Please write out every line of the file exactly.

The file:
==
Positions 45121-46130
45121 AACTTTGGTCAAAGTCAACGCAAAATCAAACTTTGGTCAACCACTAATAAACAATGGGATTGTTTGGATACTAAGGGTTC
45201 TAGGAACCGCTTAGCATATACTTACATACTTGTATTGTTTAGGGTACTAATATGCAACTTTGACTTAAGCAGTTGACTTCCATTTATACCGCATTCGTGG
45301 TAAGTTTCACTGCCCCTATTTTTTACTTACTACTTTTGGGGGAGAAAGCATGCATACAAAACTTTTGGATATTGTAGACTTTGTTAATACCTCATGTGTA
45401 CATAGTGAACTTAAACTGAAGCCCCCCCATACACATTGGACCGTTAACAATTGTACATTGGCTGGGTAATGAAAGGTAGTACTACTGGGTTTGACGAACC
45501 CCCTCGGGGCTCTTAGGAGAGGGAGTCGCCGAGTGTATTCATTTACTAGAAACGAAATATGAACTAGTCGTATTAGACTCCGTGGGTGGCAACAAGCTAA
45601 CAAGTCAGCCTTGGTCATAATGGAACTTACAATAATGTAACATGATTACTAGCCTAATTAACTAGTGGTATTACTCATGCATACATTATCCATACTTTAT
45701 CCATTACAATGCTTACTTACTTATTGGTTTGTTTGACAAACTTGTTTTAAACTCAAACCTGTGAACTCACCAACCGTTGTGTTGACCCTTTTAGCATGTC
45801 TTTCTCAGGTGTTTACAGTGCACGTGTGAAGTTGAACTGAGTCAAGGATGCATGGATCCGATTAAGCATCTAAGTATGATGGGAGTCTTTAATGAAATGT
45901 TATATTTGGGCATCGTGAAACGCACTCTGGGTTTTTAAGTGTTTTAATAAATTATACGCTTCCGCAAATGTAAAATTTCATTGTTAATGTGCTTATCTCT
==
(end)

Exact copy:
Positions 45121-46130
45121 AACTTTGGTCAAAGTCAACGCAAAATCAAACTTTGGTCAACCACTAATAAACAATGGGATTGTTTGGATACTAAGGGTTC
45201 TAGGAACCGCTTAGCATATACTTACATACTTGTATTGTTTAGGGTACTAATATGCAACTTTGACTTAAGCAGTTGACTTCCATTTATACCGCATTCGTGG
45301 TAAGTTTCACTGCCCCTATTTTTTACTTACTACTTTTGGGGGAGAAAGCATGCATACAAAACTTTTGGATATTGTAGACTTTGTTAATACCTCATGTGTA
45401 CATAGTGAACTTAAACTGAAGCCCCCCCATACACATTGGACCGTTAACAATTGTACATTGGCTGGGTAATGAAAGGTAGTACTACTGGGTTTGACGAACC
45501 CCCTCGGGGCTCTTAGGAGAGGGAGTCGCCGAGTGTATTCATTTACTAGAAACGAAATATGAACTAGTCGTATTAGACTCCGTGGGTGGCAACAAGCTAA
45601 CAAGTCAGCCTTGGTCATAATGGAACTTACAATAATGTAACATGATTACTAGCCTAATTAACTAGTGGTATTACTCATGCATACATTATCCATACTTTAT
45701 CCATTACAATGCTTACTTACTTATTGGTTTGTTTGACAAACTTGTTTTAAACTCAAACCTGTGAACTCACCAACCGTTGTGTTGACCCTTTTAGCATGTC
45801 TTTCTCAGGTGTTTACAGTGCACGTGTGAAGTTGAACTGAGTCAAGGATGCATGGATCCGATTAAGCATCTAAGTATGATGGGAGTCTTTAATGAAATGT
45901 TATATTTGGGCATCGTGAAACGCACTCTGGGTTTTTAAGTGTTTTAATAAATTATACGCTTCCGCAAATGTAAAATTTCATTGTTAATGTGCTTATCTCT